For Ford, returning to the city of Detroit means first checking off a long list of tax abatements — breaks it says it needs in order to pull off its planned Corktown campus. That would mean $103 million in lost future tax revenue for the city itself, though total incentive package Ford wants amounts to $238.6 million.
Depending on which direction you’re coming from, it’s either agregious or just the cost of doing business.
The automaker hopes to turn the now-purchased Michigan Central Station and a slew or surrounding buildings and properties into a high-tech hub. From this campus, in which Ford says will invest $740 million, up to 5,000 workers, half of them Ford employees, will develop the next generation of vehicle-related tech, as well as vehicles themselves — just not of the internal combustion, pickup variety. Renovating the long-abandoned train station and transforming it into a public/corporate nerve center stands to eat up a large slice of the cash.
Monday night, the automaker laid out its wish list to the Detroit Economic Growth Corp. According to the Detroit Free Press, Ford hopes to gain $103,591,804 in tax incentives from the city, with the remaining abatements bringing the total to $238,559,497.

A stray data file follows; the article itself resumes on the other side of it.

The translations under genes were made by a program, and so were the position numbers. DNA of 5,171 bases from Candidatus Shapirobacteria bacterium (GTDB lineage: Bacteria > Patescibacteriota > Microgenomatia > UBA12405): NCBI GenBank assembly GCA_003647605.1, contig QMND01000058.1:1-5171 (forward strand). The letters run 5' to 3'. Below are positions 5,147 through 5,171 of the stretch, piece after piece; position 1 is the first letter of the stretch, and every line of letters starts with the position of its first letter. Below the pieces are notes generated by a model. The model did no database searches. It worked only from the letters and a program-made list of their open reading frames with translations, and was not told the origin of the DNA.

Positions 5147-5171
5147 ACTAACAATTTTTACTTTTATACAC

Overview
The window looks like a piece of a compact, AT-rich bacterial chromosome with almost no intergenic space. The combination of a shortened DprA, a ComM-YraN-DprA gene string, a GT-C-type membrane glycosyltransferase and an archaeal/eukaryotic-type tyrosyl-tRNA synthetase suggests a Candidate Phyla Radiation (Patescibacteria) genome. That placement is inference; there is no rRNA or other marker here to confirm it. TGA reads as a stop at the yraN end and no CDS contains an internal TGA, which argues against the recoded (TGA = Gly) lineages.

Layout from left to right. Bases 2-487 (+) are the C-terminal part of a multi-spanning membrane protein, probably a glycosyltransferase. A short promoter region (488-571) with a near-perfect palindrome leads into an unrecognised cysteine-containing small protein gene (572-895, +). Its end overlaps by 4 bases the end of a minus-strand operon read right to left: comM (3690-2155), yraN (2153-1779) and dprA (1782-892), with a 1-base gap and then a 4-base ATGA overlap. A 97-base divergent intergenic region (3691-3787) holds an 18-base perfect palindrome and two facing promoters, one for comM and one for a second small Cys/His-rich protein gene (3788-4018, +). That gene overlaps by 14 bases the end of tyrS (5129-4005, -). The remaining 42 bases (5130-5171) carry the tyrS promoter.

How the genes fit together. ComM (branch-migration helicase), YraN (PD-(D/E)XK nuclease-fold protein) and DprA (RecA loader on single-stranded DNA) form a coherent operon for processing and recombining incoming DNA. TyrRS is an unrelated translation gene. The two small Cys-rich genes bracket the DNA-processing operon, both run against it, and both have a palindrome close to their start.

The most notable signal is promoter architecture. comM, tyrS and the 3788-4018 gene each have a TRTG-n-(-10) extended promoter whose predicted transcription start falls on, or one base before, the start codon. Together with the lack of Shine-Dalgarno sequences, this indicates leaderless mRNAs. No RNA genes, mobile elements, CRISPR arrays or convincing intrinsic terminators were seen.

The largest abatement on the list concerns just over $208 million in deferred property taxes, city corporate income tax, and utility users tax over the period of 30 years, of which the city’s on the hook for over $90 million. Nearly $29 million in incentives would come from commercial and rehabilitated sites having their property taxes frozen for a period of 12 to 15 years, while a smaller sum concerns residential development in the campus. Those breaks would save future residents money, not Ford.
Each campus property lies in a Renaissance Zone — places where residents and businesses are eligible for combined tax breaks from the city, Wayne County, and the State of Michigan. The three entities formed the zones to attract residents and employment in the hopes of stabilizing economically depressed areas of Detroit. Economic opportunity, neighborhood improvement, and a boosted local economy serving those extra paychecks is the goal of the program.
The Free Press heard an earfull against the abatements, though the city and state were apparently willing to hand over $4 billion in tax breaks if Amazon decided to locate its second headquarters in the Motor City. Ford is hardly the only company to arrive in Detroit and ask for incentives it’s eligible for. It’s just the most recent. Could it go without? Sure —the extra tax it would have to pay over the coming few decades would be the equivalent of one or two big product recalls, and there’s been no shortage of those recently. But neither is it being forced to come to Corktown.
The city votes on the tax package on October 16th.